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14 thoughts on “The Writing Mind

  1. I always feel a little emotional when reading anything you’ve written. You make so much sense. It’s always substance, and it’s always mind-blowingly clear. I’m taking a personal development course with Arianna Huffington right now that discusses mindfulness and meditation. I think that I’d always unconsciously meditated as a child – lying on the bonnet of my aunt’s car, trying to catch some sun. And I realize how much my mind is always a buzz because I don’t have the quiet (leisure) time that I had as a child.

    You should definitely read Thrive by Arianna Huffington, it’s especially great since she’s also a writer.

    I hope you’re doing well. I’m not sure why I don’t receive notifications of your posts anymore.

    1. Hi Robyn! How wonderful to hear from you. You are very kind. Perhaps you haven’t received my blogs because I haven’t been writing on it much. After finishing the memoir and getting query letters going, my mind has become rather blank. I think about things to write but don’t. I expect I’m in re-boot mode! But I did get some work done around the house and raked last winter’s oak leaves from the front garden. I’ve puttered and taken naps. I expect I’ll gear up again, but you might want to check and see if you’re still listed as “following” my blog. You probably are if you haven’t changed your email address. If so, you may need to sign up again. I expect I’ll gear up again soon (she says with less than enthusiasm). LOL!

      Hope you are well. Come to think of it, I haven’t seen your blog come through in a while either…maybe we both need to check connections….

      1. Hi Janet!Great to hear from you as well! You’re quite right, perhaps you hadn’t seen any posts because I hadn’t written much in a while. I fell in love. That kept me occupied. And now I realize I need to manage my time well or I’ll never reach my goals – I can’t keep pushing my ‘little hobby’ aside. I am still following your blog – I checked 🙂 if it means that I have to pop over to your blog every once in a while to check new posts, I’ll do that. Keep in touch.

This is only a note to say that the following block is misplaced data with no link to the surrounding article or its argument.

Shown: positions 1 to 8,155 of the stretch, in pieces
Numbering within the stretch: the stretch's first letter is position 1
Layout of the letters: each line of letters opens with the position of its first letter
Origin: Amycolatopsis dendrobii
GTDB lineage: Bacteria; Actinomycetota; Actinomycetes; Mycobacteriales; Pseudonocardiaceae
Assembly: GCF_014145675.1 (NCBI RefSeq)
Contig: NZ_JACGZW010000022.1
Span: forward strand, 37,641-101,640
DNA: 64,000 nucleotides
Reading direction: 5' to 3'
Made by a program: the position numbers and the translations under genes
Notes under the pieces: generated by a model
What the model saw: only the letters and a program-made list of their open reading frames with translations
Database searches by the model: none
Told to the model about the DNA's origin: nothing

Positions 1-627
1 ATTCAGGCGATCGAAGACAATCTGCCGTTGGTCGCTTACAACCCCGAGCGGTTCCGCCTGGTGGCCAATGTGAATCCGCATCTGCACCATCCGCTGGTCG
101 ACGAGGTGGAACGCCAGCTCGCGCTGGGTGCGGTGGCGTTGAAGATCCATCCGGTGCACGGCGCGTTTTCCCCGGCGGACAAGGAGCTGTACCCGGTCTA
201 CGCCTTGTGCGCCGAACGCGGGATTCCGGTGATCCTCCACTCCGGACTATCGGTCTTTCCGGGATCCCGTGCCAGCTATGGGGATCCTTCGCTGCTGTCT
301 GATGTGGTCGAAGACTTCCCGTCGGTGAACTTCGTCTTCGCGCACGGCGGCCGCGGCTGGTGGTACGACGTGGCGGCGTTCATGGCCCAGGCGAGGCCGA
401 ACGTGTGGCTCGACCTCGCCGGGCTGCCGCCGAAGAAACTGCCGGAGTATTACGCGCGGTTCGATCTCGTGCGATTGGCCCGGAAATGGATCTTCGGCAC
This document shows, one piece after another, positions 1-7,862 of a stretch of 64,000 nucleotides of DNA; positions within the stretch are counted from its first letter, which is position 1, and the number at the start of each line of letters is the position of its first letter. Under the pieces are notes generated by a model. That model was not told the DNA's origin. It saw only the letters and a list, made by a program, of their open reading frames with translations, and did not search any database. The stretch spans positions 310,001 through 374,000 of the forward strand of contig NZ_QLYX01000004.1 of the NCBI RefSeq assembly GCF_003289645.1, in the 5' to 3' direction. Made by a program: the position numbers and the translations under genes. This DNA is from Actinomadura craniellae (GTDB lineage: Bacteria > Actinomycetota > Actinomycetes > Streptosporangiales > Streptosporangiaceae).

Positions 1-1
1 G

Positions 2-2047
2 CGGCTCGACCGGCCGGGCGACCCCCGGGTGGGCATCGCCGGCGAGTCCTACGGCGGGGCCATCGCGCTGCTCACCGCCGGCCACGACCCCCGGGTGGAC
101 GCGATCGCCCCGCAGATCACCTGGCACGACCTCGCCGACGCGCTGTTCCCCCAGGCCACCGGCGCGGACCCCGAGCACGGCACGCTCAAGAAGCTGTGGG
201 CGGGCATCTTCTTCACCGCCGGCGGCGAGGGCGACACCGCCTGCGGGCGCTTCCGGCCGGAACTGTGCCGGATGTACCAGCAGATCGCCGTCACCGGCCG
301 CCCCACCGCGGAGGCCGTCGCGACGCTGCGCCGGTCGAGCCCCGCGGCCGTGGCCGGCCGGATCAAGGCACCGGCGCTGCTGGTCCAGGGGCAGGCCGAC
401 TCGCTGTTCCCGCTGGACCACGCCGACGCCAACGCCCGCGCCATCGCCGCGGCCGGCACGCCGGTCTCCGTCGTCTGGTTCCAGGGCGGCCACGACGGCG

2. this is such great “food” for thought, Janet. I have heard that we inadvertently deepen the negative channels in our brains. The Ancient Greeks believed in contemplation, just sitting and thinking, which became the “state of mind” concept of leisure. There is a lot to be said for this science. Now I can’t get the Scarecrow’s song “If I only Had a Brain” out of my head, LOL!

    1. I agree. I’ve followed that voice for years. One of the things I wrote when I was leaving Hawai’i, sad at the leaving, believing I carried steel wool instead of Golden Fleece, was that at least the voice was coming with me. LOL.

  3. It’s good to see you, Janet. And the resources you referenced are interesting. I confess I don’t spend much time thinking about my mind any more — I’m much too busy thinking about projects, plans, and so on. The chatter and stress started disappearing about the time I started varnishing, so that might be worth thinking about, some day — but not now.

    I hope you’re seeing some spring. We have dandelions now, and a few of our spring birds. Winter visitors are heading north, and all is as it should be!

    1. “It’s nice to be seen,” my mother, who did not quite reach 5′ tall, always remarked. One of the reasons I like projects is that I don’t think; I do. The yard is my big not think project and the weather is finally getting to the place where I can venture out. I see crocus in the front yard and daffodil shoots, but they’re so covered in leaves, it’s, the leaf rake and bag time, this weekend. Tomorrow is supposed to be in the 70s. So springing forth!!

    1. Well, I’m not sure “finishing” is the right word — but I’m finished with the revisions until such a time as it sells, or an agent picks it up, or whatever the next step is. But for now, finished will work.

      Meditation: whew. Large subject. I’m not great at sitting still in the usual manner and meditating but I’ve done a fair amount, none the less. What I teach is to pay attention to thoughts and defeating mind talk and rerouting it. For years, when I beat up on myself for some mistake, I’d say to myself “I’m okay.” And then for another many years, when the defeating mind talk came up, I’d use the word “trust.” That finished rerouting the old patterns. More than anything, I’d say, is practicing noticing self-defeating self-talk and body tensions related to that mind-chatter and finding a word or words that reroute it. I expect that’s what the more familiar Oooohhhhmmmm does. It reroutes the chatter.